6. Chuck White

    Chuck White Active Member

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    Here's how I did it. My lawn guy had just bought a house when I decided to (A) Put a large deck on the back of the house, and (B) eliminate my entire front yard. I gave the lawn guy my entire back yard lawn, and, over a period of two weeks, he cut it in squares, picked it up and took it home. On the front lawn, it took a little longer, but I dug up the grass, shook out the dirt, threw the grass and roots in the yard trash, and , two large trash barrels per week, eliminated nearly all the lawn in four weeks. As each batch of grass was put in the yard waste can, that days' cleared spot was covered with 6 or 8 layers of newspaper, watered down, and covered with 4 inches of mulch, which was also watered down. The newspaper prevents the growth of new grass/weeds and has kept my "mulch" yard weed free for 6 months(our growing season is 12 months of the year). Where there was a tree, there is now a tree in a flower bed.
    I can decide to put anything anywhere and just do it because nothing is in the way.
     
  7. janetdoyle

    janetdoyle Active Member 10 Years

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    There, you have it! I have been reading of this newspaper method in several places. It ultimately disintegrates and if sufficient soil is placed on top [mulch just moved aside while you plant something, or if a deep hole is required cut thru the paper or tear it aside] then replaced and smoothed over but not closely touching the stems/trunks of any shrubs or plants] the roots of any plantings on top of it just ultimately go through it.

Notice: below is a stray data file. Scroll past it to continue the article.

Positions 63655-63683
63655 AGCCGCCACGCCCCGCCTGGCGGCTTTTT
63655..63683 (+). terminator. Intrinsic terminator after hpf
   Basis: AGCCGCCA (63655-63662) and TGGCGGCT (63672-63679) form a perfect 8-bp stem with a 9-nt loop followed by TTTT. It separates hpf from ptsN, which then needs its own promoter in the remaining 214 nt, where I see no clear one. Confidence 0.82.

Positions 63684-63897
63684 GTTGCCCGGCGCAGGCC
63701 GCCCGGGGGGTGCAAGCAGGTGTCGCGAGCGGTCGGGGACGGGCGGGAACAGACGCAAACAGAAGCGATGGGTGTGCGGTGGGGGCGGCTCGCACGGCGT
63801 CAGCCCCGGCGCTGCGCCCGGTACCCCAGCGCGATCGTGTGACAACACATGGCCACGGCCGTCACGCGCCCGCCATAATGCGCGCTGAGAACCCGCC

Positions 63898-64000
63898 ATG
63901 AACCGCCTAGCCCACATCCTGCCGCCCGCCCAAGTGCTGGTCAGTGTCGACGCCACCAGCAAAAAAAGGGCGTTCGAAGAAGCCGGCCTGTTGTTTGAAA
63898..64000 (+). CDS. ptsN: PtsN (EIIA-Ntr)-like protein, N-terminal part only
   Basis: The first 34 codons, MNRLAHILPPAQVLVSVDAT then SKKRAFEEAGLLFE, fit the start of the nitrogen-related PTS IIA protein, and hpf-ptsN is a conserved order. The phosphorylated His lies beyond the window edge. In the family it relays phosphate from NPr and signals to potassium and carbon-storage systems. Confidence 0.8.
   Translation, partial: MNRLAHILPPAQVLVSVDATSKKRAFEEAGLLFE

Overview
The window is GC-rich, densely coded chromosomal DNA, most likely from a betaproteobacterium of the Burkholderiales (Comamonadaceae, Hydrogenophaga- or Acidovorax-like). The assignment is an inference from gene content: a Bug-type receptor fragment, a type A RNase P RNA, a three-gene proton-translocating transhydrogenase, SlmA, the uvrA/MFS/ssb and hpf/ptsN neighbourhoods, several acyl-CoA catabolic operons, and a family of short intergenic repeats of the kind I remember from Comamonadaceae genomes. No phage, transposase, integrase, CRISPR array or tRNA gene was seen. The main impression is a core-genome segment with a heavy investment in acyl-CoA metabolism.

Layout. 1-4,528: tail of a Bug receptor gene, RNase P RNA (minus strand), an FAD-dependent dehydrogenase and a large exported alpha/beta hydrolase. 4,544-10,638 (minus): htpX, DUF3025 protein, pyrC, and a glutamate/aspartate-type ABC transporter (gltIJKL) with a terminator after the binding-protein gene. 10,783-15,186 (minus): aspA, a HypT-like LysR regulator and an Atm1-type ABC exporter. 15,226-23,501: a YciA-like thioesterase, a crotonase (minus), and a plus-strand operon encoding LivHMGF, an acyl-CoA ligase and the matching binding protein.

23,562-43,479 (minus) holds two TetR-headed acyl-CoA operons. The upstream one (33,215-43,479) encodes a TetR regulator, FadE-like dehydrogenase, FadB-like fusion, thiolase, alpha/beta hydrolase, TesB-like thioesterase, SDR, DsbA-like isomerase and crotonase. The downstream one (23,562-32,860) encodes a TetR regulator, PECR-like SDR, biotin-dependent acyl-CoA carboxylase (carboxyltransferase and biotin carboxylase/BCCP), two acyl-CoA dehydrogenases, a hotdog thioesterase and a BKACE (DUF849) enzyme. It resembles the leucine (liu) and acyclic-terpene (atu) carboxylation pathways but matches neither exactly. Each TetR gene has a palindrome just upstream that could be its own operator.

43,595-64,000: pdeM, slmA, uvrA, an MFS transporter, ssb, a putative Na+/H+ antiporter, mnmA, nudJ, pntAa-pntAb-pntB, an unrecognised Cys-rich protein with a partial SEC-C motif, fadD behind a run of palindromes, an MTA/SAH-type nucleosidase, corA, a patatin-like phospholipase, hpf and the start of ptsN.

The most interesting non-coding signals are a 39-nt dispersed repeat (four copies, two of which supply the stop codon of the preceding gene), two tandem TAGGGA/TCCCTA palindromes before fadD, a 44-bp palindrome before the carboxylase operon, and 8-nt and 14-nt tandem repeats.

8. Liz

    Liz Well-Known Member 10 Years

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    I am in the process of eliminating what passes for a lawn here. Drought and water restrictions has taken care of the "good Look". I just keep adding plants and weed it out as I go and just compost it. I have inserted paths in this case just wood shavings (get them free) and have a real mixture of plants. I am down to a small area below the decking and that will go this winter.
    Liz
     
  9. Debby

    Debby Active Member 10 Years

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    Inga, you'll be spending more than $300 in the first years, but you'll enjoy your gardening experience.
     
  10. Michael F

    Michael F Paragon of Plants Forums Moderator 10 Years

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    Some other methods of lawn removal . . .

    Hold a games session for local kids

    Invite the army in for some military exercises

    Rent the lawn to a pig farmer for a few days
     
  11. Ron B

    Ron B Paragon of Plants 10 Years